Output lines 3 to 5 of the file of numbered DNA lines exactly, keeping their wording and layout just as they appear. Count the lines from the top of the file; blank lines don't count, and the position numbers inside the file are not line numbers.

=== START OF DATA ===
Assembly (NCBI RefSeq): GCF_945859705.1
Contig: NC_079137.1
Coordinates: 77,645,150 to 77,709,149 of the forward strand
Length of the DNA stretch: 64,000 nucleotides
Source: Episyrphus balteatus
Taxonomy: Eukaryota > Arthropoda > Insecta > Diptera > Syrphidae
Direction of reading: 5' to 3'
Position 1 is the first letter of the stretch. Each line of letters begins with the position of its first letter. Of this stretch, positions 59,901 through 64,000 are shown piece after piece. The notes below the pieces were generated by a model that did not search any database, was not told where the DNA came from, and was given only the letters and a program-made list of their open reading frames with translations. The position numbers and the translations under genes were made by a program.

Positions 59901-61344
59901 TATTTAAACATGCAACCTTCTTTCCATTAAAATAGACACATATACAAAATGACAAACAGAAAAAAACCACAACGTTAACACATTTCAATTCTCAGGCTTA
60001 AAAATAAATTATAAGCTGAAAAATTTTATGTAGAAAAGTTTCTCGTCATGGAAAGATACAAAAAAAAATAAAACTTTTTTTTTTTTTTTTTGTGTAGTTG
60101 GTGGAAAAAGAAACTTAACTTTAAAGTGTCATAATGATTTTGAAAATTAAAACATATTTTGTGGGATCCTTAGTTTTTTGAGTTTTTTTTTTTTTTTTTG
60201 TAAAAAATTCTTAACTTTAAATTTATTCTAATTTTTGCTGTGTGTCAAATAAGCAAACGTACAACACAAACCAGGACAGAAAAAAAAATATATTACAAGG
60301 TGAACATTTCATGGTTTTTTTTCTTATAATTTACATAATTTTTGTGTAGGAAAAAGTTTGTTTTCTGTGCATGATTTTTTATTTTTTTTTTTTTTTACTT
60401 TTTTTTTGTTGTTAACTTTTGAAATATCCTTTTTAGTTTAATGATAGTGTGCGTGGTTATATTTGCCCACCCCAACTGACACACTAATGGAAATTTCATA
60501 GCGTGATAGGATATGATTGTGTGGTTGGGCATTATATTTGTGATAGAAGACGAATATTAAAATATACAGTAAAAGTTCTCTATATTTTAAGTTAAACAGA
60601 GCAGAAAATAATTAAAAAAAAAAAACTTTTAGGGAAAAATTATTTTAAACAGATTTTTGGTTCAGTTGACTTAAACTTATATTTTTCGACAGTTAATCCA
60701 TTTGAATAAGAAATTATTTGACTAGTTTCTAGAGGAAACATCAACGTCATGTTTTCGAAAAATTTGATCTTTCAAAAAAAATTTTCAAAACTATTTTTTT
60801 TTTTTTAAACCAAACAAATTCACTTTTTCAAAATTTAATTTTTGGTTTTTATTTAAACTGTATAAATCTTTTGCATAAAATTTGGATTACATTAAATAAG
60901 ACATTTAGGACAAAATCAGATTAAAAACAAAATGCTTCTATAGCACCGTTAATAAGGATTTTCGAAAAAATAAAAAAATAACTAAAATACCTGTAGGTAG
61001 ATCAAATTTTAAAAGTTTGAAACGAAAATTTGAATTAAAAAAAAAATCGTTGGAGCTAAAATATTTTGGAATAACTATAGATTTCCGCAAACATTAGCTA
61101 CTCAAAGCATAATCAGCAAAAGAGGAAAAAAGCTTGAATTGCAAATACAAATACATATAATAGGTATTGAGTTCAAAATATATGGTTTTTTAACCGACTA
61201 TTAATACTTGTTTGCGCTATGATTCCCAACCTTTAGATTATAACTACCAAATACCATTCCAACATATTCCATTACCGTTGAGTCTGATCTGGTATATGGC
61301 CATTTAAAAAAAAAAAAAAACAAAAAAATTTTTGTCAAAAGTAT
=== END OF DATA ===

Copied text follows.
Coordinates: 77,645,150 to 77,709,149 of the forward strand
Length of the DNA stretch: 64,000 nucleotides
Source: Episyrphus balteatus